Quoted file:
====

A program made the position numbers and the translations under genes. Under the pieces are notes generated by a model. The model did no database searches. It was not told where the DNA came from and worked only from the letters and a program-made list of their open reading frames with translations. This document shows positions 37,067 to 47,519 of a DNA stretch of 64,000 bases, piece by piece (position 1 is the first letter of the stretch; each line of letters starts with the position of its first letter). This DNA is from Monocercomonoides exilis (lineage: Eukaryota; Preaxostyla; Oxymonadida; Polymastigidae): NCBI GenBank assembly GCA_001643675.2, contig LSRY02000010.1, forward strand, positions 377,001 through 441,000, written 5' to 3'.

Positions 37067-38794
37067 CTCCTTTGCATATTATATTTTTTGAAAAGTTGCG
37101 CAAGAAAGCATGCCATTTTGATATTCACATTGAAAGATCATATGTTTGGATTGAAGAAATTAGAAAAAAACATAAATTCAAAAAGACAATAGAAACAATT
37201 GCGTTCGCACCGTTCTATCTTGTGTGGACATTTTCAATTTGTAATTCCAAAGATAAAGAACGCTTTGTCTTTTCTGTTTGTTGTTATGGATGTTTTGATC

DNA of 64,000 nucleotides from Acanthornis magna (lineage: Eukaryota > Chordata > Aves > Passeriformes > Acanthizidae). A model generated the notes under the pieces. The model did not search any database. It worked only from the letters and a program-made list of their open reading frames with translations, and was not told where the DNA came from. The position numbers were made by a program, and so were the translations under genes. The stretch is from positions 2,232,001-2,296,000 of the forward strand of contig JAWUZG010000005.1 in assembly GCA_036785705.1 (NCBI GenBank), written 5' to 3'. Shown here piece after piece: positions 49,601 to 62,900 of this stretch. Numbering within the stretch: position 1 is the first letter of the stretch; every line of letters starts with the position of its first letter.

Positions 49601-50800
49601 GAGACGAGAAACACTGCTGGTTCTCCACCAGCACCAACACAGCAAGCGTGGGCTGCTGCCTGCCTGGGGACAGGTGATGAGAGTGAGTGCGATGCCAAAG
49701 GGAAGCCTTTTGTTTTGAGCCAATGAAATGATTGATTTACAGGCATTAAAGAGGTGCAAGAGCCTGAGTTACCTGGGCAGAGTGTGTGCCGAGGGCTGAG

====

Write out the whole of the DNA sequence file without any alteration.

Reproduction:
A program made the position numbers and the translations under genes. Under the pieces are notes generated by a model. The model did no database searches. It was not told where the DNA came from and worked only from the letters and a program-made list of their open reading frames with translations. This document shows positions 37,067 to 47,519 of a DNA stretch of 64,000 bases, piece by piece (position 1 is the first letter of the stretch; each line of letters starts with the position of its first letter). This DNA is from Monocercomonoides exilis (lineage: Eukaryota; Preaxostyla; Oxymonadida; Polymastigidae): NCBI GenBank assembly GCA_001643675.2, contig LSRY02000010.1, forward strand, positions 377,001 through 441,000, written 5' to 3'.

Positions 37067-38794
37067 CTCCTTTGCATATTATATTTTTTGAAAAGTTGCG
37101 CAAGAAAGCATGCCATTTTGATATTCACATTGAAAGATCATATGTTTGGATTGAAGAAATTAGAAAAAAACATAAATTCAAAAAGACAATAGAAACAATT
37201 GCGTTCGCACCGTTCTATCTTGTGTGGACATTTTCAATTTGTAATTCCAAAGATAAAGAACGCTTTGTCTTTTCTGTTTGTTGTTATGGATGTTTTGATC

DNA of 64,000 nucleotides from Acanthornis magna (lineage: Eukaryota > Chordata > Aves > Passeriformes > Acanthizidae). A model generated the notes under the pieces. The model did not search any database. It worked only from the letters and a program-made list of their open reading frames with translations, and was not told where the DNA came from. The position numbers were made by a program, and so were the translations under genes. The stretch is from positions 2,232,001-2,296,000 of the forward strand of contig JAWUZG010000005.1 in assembly GCA_036785705.1 (NCBI GenBank), written 5' to 3'. Shown here piece after piece: positions 49,601 to 62,900 of this stretch. Numbering within the stretch: position 1 is the first letter of the stretch; every line of letters starts with the position of its first letter.

Positions 49601-50800
49601 GAGACGAGAAACACTGCTGGTTCTCCACCAGCACCAACACAGCAAGCGTGGGCTGCTGCCTGCCTGGGGACAGGTGATGAGAGTGAGTGCGATGCCAAAG
49701 GGAAGCCTTTTGTTTTGAGCCAATGAAATGATTGATTTACAGGCATTAAAGAGGTGCAAGAGCCTGAGTTACCTGGGCAGAGTGTGTGCCGAGGGCTGAG